One of the most recognizable trademarks in high-end apparel is the black, white and red pattern known as The Burberry Check. It was first introduced as a lining to the brands trench coats back in the 1920's. Today the trademark has become a well-recognizable symbol across the globe that signifies luxury and exceptional quality. Burberry was been on top of their game for sometime and positioned themselves well in the endorsement world - Her Majesty Herself, Queen Elizabeth II and The Prince of Wales both granted the company Royal Warrants - talk about an endorsements!
English fashion designer Cristopher Bailey took over in 2001 as the Creative Director, giving the traditional luxury fashion house a series of new collections and product lines - Burberry Prorsum is one of the those lines. The 2009 Spring Collection pays homage to the Brands traditional roots with it's pinstripe trousers, tuxedo shirts and velvet suits yet Baily is able to create a renewed life through the use of rumpling & boiling techniques that give the line a "disheveled elegance."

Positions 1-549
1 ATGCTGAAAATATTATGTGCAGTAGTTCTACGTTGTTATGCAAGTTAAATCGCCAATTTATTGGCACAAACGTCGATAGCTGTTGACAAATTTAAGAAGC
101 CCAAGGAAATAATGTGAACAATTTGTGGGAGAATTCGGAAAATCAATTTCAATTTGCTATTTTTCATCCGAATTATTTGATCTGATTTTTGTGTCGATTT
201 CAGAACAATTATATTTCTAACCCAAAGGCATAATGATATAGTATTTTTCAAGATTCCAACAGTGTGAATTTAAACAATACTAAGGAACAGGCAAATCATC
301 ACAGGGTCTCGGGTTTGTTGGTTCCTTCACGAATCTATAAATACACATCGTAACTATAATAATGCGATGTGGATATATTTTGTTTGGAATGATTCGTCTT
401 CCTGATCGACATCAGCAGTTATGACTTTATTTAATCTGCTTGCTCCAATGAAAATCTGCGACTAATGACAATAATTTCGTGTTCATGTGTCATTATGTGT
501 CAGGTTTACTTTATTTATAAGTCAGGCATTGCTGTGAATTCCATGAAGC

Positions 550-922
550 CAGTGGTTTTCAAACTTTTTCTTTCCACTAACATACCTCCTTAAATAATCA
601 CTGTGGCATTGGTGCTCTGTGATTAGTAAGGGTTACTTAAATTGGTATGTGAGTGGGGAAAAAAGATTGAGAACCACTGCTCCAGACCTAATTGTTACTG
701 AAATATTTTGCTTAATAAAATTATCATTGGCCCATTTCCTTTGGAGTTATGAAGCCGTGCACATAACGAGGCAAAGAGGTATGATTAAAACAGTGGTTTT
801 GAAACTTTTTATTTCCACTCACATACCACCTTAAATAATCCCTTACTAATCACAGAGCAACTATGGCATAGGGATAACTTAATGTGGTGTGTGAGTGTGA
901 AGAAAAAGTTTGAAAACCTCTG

Christopher Bailey in his own words, "I feel like it was a moment to go back to who we are, and to the real icons of the company. It feels like the right moment," Bailey said after the show.
Photographer Mario Testino and Burberry Creative Director Christopher Bailey:
Check out the piece around his neck. What is that you ask? That is a Cravat - similar to an Ascot, which I told you earlier was having a revival - is simply a fancy form of necktie worn in the late 18, early 1900's:
I am a fan of the clean straight lines of the Jacket and Trousers. The glimpse of the rumpled tuxedo shirt underneath does it for me. The Hat and gloves make the outfit fun and functional - keeping you warm in the winter. The splash of color with the scarf makes this one of my favorite ensembles:
The cravat strikes again!!! I'm telling ya - don't sleep on Ascots and Cravats - they are going to be the new accessory for today's modern gent. Let's give the traditional necktie a break gentlemen: